Along with others interested in environment and sustainability, NAEE responded to Ofsted’s call for comments on its draft Inspection Framework.  This was our response, and others can be seen here.

Ofsted says:

The proposals generated a significant amount of interest.  In total, we received more than 15,000 responses to the consultation.  This included almost 11,000 responses to the online questionnaire, more than 600 responses by email and post, and more than 4,000 responses as a result of a campaign by YoungMinds.  We received responses as a result of 2 smaller campaigns about young carers and Steiner schools but, given their scale, we have considered these as part of the main consultation response.   Even without the campaign, this was the largest consultation in Ofsted’s history.  This report summarises the responses to the consultation.”

These are extracts from the executive summary:

The core proposals set out in the consultation – those relating to the proposed changes to the framework and key judgement areas – received an extremely positive response. More than three-quarters of respondents supported our introducing all new key judgements: quality of education, behaviour and attitudes, and personal development.”

“The focus of inspection will be on the real substance of education: the curriculum. Respondents to the formal consultation, and indeed the views gained from the informal consultation, overwhelmingly supported the proposal to introduce a new ‘quality of education’ key judgement for all remits. This will focus on what is intended to be learned through the curriculum, how well it is taught and assessed, and the impact it has on learners.”

“We will give greater recognition to education providers’ work to support the personal development of learners.  Respondents overwhelmingly supported the proposal to create 2 separate judgements for ‘personal development’ and ‘behaviour and attitudes’.  The new ‘personal development’ judgement will consider what a provider does to help develop learners’ character, resilience and values and the provider’s advice and support to help learners succeed in life.”

“There will also be more focus on behaviour and whether education providers create an environment in which learners are able to learn.  The new, separate judgement on ‘behaviour and attitudes’ will ask whether leaders, teachers and practitioners have high expectations for learners and implement these consistently and fairly.  Inspectors will consider whether this is reflected in the behaviours and attitudes of learners. Inspectors will look particularly at whether providers tolerate bullying or harassment of learners and staff and how they deal with it swiftly and effectively.”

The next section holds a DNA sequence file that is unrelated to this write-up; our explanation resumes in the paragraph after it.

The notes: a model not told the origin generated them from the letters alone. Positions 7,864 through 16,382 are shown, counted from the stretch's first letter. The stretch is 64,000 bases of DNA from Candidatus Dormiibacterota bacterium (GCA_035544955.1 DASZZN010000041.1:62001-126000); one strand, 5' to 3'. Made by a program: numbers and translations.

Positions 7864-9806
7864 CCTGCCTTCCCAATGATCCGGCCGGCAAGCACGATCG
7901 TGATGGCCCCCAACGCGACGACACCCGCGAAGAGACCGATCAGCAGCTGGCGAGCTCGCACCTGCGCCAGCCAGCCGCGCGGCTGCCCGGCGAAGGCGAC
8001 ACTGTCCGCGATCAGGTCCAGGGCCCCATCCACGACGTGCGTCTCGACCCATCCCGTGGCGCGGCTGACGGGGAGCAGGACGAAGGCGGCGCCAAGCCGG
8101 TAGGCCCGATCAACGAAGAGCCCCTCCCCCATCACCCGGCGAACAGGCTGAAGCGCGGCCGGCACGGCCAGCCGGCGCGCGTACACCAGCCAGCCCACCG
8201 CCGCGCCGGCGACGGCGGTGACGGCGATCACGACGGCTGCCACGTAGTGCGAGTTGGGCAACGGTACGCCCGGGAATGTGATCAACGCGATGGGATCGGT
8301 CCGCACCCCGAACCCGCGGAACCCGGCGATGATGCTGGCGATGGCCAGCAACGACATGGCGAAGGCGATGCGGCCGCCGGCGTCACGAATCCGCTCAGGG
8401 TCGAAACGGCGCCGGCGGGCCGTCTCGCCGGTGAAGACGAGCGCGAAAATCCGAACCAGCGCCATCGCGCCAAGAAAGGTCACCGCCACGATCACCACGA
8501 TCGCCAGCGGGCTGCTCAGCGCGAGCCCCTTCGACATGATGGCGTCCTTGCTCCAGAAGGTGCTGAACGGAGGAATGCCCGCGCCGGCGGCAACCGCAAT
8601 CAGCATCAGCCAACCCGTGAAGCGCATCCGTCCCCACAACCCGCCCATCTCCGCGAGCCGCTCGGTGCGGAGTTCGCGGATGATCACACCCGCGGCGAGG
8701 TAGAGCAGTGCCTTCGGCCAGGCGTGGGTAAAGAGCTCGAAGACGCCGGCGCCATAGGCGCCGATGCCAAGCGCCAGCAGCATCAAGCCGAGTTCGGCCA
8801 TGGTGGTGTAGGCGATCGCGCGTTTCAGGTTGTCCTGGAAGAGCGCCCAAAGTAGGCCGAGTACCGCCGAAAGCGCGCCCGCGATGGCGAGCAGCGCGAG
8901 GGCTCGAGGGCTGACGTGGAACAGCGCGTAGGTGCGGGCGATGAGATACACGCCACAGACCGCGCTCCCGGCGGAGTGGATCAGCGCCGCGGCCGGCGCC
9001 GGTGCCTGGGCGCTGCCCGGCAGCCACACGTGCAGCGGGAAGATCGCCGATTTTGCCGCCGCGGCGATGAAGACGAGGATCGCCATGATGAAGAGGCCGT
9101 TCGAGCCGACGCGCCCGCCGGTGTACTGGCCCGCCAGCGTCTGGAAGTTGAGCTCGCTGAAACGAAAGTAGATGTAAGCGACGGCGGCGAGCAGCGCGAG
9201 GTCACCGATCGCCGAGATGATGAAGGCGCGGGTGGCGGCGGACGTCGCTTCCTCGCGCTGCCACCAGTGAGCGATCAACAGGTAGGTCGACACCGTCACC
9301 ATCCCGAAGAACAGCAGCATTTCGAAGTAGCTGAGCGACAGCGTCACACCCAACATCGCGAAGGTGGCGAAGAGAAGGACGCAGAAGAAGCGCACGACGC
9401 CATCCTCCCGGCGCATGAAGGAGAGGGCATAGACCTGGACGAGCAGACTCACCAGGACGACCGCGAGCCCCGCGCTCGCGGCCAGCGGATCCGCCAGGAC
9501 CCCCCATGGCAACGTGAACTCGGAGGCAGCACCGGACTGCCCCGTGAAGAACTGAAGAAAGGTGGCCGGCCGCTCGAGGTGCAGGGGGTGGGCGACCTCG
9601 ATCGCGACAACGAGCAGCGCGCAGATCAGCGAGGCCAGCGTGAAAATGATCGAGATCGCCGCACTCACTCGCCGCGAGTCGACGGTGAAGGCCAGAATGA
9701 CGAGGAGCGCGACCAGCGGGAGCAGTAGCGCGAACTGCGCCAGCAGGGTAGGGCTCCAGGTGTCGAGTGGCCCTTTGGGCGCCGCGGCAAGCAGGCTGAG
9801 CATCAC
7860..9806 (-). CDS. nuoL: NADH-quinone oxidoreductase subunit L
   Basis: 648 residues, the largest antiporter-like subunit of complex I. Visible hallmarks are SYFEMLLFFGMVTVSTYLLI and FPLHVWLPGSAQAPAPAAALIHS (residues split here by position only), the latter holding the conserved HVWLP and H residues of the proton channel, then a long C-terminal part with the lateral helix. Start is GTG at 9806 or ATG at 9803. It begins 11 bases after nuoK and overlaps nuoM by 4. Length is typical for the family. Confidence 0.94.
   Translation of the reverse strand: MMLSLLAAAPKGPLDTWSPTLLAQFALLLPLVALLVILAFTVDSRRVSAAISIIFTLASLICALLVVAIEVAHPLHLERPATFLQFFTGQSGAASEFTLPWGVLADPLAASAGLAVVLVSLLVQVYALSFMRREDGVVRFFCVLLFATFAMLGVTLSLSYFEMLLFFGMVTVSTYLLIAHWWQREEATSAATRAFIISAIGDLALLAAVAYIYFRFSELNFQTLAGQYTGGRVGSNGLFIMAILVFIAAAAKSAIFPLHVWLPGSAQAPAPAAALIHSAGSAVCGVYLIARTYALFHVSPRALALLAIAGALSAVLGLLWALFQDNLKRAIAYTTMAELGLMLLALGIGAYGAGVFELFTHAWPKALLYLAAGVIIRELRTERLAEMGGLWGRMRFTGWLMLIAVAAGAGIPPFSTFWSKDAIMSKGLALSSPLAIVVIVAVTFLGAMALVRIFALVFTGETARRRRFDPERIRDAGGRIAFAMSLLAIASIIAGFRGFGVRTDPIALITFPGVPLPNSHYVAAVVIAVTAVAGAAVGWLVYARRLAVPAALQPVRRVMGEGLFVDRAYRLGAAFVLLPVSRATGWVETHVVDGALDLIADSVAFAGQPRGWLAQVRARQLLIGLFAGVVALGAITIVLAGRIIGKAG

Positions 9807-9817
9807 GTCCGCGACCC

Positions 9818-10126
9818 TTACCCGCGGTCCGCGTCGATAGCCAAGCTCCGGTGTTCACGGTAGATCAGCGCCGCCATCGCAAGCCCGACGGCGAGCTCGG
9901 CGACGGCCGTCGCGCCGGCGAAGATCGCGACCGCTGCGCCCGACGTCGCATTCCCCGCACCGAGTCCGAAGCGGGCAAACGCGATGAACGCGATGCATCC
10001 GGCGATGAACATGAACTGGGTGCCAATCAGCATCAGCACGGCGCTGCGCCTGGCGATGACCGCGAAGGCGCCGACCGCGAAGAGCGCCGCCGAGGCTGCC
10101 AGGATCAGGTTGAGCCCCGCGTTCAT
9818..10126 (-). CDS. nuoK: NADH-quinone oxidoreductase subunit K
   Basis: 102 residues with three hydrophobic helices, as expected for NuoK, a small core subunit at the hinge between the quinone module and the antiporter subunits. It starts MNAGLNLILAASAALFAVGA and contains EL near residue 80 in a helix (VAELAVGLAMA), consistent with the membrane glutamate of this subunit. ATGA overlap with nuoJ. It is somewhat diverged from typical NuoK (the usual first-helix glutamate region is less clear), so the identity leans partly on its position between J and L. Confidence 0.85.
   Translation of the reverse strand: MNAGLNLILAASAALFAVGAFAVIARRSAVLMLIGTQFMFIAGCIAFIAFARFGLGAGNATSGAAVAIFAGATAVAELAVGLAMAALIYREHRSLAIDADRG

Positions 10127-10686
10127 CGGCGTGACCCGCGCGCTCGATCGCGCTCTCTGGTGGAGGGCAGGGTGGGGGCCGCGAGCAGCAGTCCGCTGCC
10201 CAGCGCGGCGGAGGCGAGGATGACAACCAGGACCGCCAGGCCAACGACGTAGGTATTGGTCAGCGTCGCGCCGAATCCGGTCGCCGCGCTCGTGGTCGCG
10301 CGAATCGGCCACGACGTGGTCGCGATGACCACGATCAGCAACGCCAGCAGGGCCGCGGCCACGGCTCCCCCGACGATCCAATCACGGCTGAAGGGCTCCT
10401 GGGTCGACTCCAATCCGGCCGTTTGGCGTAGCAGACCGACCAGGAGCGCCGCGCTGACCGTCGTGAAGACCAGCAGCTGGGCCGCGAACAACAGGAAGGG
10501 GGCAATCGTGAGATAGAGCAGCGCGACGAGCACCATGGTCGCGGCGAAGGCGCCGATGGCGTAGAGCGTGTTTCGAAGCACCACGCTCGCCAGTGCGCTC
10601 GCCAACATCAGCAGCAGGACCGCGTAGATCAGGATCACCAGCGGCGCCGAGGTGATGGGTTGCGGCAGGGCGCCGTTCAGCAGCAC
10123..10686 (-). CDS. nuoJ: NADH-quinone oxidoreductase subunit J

One of the most wide-ranging of responses was from the English Learning and Sustainability Alliance [ELSA].   These were its specific suggestions and requests:

  1. That Ofsted inspectors encourage reporting and look for evidence of learning for sustainability and suggest whole school approaches to it
  2. That Ofsted Inspectors look for integrated approaches to curriculum, behaviour and attitudes and personal development
  3. That Inspectors use the interview time with students to see how their education matches with their concerns about the future and the world
  4. That Ofsted suggests CPD for whole school approaches
  5. That Ofsted’s ‘quality of education’ judgements include educating for a socially responsible and sustainable world and link with Defra’s 25 Year Environment Plan (and Bill) and DfID’s Connecting Classrooms through Global Learning and, so that SDG4 is reported on in a holistic way

Alas, Ofsted took no notice of ELSA, or of NAEE, NUS and others such as CLOtC, which is a missed opportunity for us all and for them.

The new framework is here, and their report on the consultation is set out here.

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